‘Obstructive’ commercial fisherman loses licence, banned from fishing
19 June 2007
A commercial fisherman who refused to co-operate with fishery officers has been convicted and fined $3000 and banned from all forms of fishing for three years. This means 53-year-old Larry Grigson from Papakura cannot fish either commercially or recreationally for that period.
Grigson was convicted of failing to comply with the lawful requirement of a fishery officer when he appeared in the Manukau District Court on June 15. It was the fourth time he had appeared in court on fisheries-related offences and his third conviction.
On this occasion, Grigson refused to answer questions or meet with fishery officers following a routine inspection at a stall operated by his company, Seafood Express, at the Panmure Market. During that inspection, fishery officers found that there was no documentation on hand to show that the fish had been legally caught and reported.
Fishery officers then tried on several occasions to meet with Grigson to inspect this documentation but he regularly refused to meet with them.
In sentencing Grigson, Judge Cooper said that it was clear that he (Grigson) had “engaged in a deliberate pattern of behaviour intended to obstruct the fishery officers ... set against a history of similar obstructive behaviour.”
The banning order means that Grigson cannot, for three years, hold a commercial fishing permit of any sort and cannot engage in any fishing or any activity associated with the taking of fish, aquatic life or seaweed. This means he cannot fish from a boat, a beach or a ramp, dive for scallops or crayfish or gather any shellfish or other seafood, even if it is solely for his own use.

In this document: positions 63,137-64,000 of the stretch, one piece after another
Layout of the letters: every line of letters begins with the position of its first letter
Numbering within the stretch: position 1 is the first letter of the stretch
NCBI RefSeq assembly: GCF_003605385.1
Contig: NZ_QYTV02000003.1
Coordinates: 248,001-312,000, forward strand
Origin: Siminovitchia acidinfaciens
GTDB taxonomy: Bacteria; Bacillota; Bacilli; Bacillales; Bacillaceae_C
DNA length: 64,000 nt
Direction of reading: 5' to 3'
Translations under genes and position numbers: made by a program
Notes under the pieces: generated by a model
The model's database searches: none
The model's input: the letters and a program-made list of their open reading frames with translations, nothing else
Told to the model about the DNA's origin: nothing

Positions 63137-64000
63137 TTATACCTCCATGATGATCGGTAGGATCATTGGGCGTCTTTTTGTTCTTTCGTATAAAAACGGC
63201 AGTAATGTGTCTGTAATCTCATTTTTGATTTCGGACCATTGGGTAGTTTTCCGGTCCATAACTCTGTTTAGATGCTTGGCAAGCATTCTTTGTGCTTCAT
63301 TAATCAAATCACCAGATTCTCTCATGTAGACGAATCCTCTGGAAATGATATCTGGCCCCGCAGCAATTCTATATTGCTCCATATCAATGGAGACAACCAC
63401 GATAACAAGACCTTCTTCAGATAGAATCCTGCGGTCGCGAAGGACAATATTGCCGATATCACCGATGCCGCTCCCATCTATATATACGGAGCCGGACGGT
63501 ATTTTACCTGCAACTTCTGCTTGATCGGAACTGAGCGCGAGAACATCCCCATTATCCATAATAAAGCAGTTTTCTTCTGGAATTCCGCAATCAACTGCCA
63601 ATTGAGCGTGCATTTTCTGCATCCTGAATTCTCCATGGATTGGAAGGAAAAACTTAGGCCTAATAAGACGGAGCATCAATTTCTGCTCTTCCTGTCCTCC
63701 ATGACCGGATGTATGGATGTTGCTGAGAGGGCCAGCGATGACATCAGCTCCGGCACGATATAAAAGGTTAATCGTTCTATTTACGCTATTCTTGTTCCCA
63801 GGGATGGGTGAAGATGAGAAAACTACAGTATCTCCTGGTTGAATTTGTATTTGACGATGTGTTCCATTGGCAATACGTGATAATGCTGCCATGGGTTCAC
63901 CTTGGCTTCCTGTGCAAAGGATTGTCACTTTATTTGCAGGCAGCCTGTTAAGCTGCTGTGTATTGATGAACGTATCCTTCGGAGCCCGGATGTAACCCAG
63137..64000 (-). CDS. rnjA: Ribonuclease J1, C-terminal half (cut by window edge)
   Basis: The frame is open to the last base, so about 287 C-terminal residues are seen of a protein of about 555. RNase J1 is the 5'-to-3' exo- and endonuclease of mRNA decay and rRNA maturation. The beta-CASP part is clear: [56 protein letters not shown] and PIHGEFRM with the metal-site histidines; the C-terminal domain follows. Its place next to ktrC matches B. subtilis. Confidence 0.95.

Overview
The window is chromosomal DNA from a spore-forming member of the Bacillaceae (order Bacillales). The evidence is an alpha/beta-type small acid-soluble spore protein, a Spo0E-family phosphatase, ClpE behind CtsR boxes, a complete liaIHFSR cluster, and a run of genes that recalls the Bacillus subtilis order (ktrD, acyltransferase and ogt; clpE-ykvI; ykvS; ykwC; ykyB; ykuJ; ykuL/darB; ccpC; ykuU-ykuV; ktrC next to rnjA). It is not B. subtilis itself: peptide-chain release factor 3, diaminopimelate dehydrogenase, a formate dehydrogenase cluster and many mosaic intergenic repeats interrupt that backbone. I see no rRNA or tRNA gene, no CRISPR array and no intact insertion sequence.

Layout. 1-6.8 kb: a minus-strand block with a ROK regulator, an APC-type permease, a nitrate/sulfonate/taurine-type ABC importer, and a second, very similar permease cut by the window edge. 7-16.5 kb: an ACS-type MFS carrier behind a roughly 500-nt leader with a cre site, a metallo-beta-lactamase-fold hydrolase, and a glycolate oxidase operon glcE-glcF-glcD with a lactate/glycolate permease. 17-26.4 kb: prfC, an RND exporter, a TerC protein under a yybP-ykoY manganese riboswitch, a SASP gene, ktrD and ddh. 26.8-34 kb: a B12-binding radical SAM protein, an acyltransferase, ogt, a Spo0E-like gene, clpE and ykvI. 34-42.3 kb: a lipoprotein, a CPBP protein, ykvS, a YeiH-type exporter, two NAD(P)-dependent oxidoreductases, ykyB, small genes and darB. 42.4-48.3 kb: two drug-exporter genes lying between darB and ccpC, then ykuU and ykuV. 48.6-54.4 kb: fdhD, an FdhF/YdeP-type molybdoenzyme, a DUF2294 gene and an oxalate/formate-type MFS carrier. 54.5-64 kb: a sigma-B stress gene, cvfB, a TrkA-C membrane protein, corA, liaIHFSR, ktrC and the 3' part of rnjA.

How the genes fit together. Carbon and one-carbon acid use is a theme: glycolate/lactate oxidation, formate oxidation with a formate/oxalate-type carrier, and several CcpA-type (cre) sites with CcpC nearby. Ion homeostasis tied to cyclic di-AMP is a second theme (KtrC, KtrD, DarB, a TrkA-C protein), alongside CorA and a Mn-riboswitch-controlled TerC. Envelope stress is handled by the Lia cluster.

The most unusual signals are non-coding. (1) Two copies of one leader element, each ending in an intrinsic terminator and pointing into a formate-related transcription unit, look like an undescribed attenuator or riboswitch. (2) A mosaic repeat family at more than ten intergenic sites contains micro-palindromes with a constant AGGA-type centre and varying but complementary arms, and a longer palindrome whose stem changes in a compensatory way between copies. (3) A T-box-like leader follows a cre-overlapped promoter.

Breaching a banning order is considered a serious offence, carrying a maximum prison term of 12 months or a maximum fine of $100,000.
Ministry of Fisheries District Compliance Manager Ian Bright said that although the banning would be a severe punishment for Grigson, it was appropriate in this case.
“The on-going success of the quota management system relies on commercial fishers and fish sellers keeping up to date, accurate records of the fish they catch and the fish they sell and making these available to us to check.
“Grigson deliberately made it impossible for us to check whether his fish had been legally caught or was being legally sold.
“This sort of behaviour is totally against both the spirit and the letter of the law and I’m sure all law-abiding commercial fishers will welcome his conviction and banning from their industry.”